Also during the 1990s, to encourage Acadian playwrights, L’Escaouette founded Le Festival à haute voix, a biannual series of readings of plays at various stages of development. One of the participating playwrights, Emma Haché, received a Governor General's Literary Award in 2004 for her play L’intimité. Thanks to co-productions and festivals such as the Zones théâtrales biennial, Acadian theatre attendance also grew at this time.
Continuing Theatrical Traditions
Community theatre has a long tradition in Acadia, dating back to the parish plays of the 19th century and the amateur companies that emerged from institutions of higher learning in the mid-20th century. New Brunswick has some 20 community theatre companies. Since 1999, they have co-operated in producing the Festival de théâtre communautaire en Acadie. Each year, this popular event is organized by a different regional chapter of the Conseil provincial des sociétés culturelles (an organization that promotes the arts and culture in in all Acadian and Francophone regions of New Brunswick).
In Nova Scotia, the theatre company Les Araignées du Boui-Boui was founded by Jean-Douglas Comeau in Baie Sainte-Marie in 1971. It has been recognized both nationally and internationally, in particular for its adaptations of classic French plays to Nova Scotian realities. The plays of many francophone writers from Nova Scotia, including the poet Georgette LeBlanc, were first produced by this company under Professor Normand Godin of Université Sainte-Anne, who was its director for some 20 years. In Prince Edward Island, the company La Cuisine à Mémé offered a highly popular dinner theatre every summer in the 1980s and 1990s. Though Les Araignées du Boui-Boui is much less active today and La Cuisine à Mémé is now inactive, they left their mark on the Acadian communities of their respective provinces, where French-language community theatre now continues in other forms, thanks to individual initiatives and to troupes such as the PEI-based Théâtre du Soleil Oublié.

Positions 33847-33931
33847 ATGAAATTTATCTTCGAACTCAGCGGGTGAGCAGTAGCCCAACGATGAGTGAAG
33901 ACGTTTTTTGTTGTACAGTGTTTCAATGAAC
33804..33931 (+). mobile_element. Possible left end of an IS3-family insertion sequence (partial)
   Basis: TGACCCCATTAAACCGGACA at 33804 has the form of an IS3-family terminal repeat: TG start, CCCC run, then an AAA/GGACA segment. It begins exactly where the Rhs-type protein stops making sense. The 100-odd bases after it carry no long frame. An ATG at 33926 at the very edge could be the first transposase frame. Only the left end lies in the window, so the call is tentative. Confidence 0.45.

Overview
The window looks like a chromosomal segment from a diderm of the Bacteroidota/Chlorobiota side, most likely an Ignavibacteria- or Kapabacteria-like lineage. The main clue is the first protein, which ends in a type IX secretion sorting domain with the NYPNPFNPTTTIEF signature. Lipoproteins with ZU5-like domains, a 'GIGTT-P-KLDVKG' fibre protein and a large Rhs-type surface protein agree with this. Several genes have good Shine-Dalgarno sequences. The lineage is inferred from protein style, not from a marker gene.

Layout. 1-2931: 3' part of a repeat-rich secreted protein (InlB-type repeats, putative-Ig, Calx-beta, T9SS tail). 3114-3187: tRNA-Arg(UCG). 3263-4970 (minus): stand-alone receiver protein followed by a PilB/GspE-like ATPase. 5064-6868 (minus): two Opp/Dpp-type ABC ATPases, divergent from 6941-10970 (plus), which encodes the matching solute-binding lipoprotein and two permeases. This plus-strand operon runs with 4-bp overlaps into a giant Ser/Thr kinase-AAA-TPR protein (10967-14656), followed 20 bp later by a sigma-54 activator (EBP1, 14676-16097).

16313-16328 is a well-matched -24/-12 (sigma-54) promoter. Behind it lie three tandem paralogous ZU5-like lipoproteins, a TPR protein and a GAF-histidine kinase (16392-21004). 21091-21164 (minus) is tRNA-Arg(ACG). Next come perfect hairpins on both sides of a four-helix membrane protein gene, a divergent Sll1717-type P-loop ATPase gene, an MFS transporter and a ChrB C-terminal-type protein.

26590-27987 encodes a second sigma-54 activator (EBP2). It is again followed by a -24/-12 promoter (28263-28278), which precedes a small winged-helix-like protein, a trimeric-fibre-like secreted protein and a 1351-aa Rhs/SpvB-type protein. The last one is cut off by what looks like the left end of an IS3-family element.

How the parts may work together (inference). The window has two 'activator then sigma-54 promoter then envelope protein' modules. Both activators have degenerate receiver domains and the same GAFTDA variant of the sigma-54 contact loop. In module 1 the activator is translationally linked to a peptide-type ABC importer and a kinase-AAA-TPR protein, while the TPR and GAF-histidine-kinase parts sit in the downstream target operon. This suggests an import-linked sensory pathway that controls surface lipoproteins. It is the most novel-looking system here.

Some schools in Acadia also have theatre programs. In New Brunswick, since 1998, the Théâtre populaire d’Acadie has organized the Festival de théâtre jeunesse en Acadie, a youth theatre festival that gives students experience in working with professional theatre infrastructure.
The same audiences attend both community and professional productions, because theatre in all its forms contributes to the dynamic culture of Acadia. In this regard, even the development of theatrical activity as a modern artistic practice is part of the cultural history of Acadian communities.